Glacier National Park is preparing an environmental assessment for the management of the inside North Fork Road and encouraging public comment by August 3. Public comments will help identify issues and alternatives to be considered and evaluated in the planning process.
The inside North Fork Road is located within the park. It is a seasonal gravel road approximately 40 miles in length. It begins near the south end of Lake McDonald continuing to Kintla Lake near the Canadian border. The road was constructed in 1901 and is listed on the National Register of Historic Places.
Currently, the road is open between the Fish Creek Campground and Camas Creek on the south end of the road, and between Polebridge and the Logging Creek Ranger Station on the north end of the road. Hikers and bikers may utilize the entirety of the inside North Fork Road. The middle section of the road is not open to motorized use due to road damage.
Since 2006 annual flooding has caused significant and recurring damage to the inside North Fork Road, particularly near the Anaconda Creek and Logging Creek areas. Another area of the road, near the North Fork of the Flathead River between Quartz Lake and Logging Creek, known as Lover’s Leap, is also an area of concern. The river is beginning to undercut this section of the road due to sloughing of the riverbank. Culvert additions and replacements along much of the road and new road base are needed in several locations.
In response, the park has brought in materials to mend damaged areas over the past several years. These fixes have been short-lived and resulted in deposition of road base and sediment into waterways, raising concern for fisheries and the health of riparian communities. In 2014, the park contracted an engineering firm to analyze options for road repairs at Anaconda and Logging Creeks, and Lover’s Leap. Cost estimates for these three repairs ranged from $682,000 to $735,000.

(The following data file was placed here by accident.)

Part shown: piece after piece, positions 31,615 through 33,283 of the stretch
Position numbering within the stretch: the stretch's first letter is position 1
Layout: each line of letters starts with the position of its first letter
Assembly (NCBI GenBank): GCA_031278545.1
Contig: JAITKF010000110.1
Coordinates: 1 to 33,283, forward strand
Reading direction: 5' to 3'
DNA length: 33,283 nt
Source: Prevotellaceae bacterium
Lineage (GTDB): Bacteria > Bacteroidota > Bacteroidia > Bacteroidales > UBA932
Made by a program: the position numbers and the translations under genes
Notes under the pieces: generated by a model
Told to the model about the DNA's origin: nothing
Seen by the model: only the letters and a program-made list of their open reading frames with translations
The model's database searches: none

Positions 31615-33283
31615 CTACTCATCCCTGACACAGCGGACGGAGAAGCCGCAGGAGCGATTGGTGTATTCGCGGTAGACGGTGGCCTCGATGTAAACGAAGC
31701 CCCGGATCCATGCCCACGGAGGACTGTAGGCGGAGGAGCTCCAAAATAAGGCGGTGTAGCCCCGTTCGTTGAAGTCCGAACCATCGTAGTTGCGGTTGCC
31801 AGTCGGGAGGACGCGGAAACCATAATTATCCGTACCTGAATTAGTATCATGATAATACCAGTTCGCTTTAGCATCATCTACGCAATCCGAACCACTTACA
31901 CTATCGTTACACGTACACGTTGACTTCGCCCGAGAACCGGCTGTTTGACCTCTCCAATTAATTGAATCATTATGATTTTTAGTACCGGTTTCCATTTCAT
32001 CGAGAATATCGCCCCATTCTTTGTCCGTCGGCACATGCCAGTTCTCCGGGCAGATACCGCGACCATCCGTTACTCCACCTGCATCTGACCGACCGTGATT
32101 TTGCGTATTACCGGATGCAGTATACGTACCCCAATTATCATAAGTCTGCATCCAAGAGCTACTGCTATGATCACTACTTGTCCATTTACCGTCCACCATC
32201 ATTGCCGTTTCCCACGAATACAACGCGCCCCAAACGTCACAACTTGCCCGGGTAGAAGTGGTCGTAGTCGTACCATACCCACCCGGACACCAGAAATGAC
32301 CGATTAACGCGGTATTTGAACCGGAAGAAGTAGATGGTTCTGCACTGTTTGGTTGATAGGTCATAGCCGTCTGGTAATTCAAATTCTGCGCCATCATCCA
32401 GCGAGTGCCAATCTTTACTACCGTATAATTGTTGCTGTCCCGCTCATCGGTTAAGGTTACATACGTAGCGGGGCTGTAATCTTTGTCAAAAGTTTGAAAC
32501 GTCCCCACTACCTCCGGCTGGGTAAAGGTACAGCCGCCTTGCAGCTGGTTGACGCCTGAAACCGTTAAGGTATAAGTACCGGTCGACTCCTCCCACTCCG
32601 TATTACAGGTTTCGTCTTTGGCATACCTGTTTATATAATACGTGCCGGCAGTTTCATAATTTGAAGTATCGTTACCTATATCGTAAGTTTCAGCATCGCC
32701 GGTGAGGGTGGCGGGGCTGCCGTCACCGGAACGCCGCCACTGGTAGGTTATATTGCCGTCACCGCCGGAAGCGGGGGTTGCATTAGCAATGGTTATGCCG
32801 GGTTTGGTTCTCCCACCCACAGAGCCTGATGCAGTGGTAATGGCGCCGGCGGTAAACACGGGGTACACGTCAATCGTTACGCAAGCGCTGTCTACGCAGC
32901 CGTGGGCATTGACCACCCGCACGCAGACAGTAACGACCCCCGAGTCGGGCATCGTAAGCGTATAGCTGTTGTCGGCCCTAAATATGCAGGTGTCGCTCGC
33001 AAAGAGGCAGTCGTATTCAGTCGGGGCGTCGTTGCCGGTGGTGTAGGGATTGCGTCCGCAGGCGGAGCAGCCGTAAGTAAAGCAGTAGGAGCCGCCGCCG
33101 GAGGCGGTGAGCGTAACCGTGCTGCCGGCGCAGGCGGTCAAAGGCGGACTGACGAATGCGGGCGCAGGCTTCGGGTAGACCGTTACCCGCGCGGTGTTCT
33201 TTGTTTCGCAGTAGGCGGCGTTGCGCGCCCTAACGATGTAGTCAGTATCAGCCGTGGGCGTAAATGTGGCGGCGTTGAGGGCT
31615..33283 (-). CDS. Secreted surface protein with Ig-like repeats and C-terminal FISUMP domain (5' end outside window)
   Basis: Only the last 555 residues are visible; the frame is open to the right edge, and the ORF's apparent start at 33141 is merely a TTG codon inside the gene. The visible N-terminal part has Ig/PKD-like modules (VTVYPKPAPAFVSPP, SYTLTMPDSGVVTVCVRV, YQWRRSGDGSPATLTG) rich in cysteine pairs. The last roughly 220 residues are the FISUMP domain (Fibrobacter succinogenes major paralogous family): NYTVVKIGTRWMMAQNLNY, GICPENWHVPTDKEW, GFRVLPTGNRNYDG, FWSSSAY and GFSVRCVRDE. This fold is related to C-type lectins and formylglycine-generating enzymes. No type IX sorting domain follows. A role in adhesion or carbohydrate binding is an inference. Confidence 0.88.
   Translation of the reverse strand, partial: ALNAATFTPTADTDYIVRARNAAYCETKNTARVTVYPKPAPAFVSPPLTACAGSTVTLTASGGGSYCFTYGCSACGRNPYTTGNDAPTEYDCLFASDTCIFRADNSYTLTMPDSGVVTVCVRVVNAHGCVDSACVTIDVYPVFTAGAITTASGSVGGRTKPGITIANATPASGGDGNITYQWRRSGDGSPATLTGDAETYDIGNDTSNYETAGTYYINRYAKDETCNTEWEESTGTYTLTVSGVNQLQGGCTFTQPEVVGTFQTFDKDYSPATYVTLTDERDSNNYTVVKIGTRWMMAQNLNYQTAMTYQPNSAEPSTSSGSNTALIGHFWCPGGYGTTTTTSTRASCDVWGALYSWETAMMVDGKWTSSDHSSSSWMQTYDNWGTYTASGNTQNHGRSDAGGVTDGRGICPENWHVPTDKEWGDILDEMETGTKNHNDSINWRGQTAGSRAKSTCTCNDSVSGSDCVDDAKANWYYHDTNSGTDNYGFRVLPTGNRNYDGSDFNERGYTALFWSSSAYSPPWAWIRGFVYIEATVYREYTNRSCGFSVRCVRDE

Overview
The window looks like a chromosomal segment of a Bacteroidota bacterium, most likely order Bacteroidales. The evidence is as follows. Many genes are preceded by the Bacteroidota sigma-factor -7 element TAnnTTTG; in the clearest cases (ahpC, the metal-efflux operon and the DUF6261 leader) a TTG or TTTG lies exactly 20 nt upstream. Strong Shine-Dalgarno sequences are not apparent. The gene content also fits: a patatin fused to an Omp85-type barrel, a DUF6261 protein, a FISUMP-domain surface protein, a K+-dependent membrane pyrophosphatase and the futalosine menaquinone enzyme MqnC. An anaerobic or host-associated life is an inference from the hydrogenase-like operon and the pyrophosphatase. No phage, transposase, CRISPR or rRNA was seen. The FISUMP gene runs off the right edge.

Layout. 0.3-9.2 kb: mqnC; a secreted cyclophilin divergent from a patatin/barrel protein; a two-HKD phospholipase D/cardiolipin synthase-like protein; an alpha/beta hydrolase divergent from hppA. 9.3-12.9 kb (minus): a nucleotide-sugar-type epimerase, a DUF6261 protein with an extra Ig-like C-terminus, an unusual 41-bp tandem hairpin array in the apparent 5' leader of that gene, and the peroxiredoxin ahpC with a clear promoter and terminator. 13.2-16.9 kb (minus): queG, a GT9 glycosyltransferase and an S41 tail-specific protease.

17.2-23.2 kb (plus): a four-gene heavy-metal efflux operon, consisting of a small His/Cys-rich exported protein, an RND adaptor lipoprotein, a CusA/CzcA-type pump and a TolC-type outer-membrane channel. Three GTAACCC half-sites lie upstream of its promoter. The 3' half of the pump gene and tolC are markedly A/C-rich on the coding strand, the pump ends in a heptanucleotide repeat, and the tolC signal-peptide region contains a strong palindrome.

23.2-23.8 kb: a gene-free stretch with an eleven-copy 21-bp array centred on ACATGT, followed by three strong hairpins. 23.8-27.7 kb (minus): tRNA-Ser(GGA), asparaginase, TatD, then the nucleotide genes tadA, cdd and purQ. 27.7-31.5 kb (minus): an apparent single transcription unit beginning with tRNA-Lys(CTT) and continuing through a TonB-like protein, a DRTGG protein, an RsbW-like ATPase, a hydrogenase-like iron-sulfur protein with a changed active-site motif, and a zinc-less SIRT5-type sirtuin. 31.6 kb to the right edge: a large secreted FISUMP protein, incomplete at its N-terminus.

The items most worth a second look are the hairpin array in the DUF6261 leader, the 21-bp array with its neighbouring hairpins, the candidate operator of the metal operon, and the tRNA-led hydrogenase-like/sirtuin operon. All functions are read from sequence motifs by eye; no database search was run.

The park’s general management plan calls for preservation of the area’s wild character, with provision of only rustic visitor facilities. The road provides access to four primitive auto campgrounds and several trailheads. These few developments are surrounded by recommended wilderness.
Bull trout, a federally listed threatened species, and westslope cutthroat trout, a Montana State listed species of concern, utilize riparian habitat on and near the North Fork of the Flathead River, including federally designated critical habitat for bull trout. Road failures near Anaconda Bridge and Logging Creek are causing localized stream habitat degradation, with the potential to adversely impact bull trout critical habitat.
Given the repairs needed, associated costs, and ongoing maintenance requirements and resource concerns, the park is considering the overall future of the inside North Fork Road. An environmental assessment is being prepared for the management of the road. Objectives include developing a sustainable approach for maintenance and repair of the road, improving natural stream function in riparian areas, reducing adverse impacts on fisheries, and continuing to provide recreation opportunities in the North Fork area of the park.
A scoping brochure is available online, and comments and concerns regarding the project should be submitted online at www.parkplanning.nps.gov/InsideNorthForkRoad. Comments and concerns can also be mailed to Superintendent, Glacier National Park, Attn: inside North Fork Road, PO Box 128, West Glacier, MT 59936. Comments should be submitted by August 3.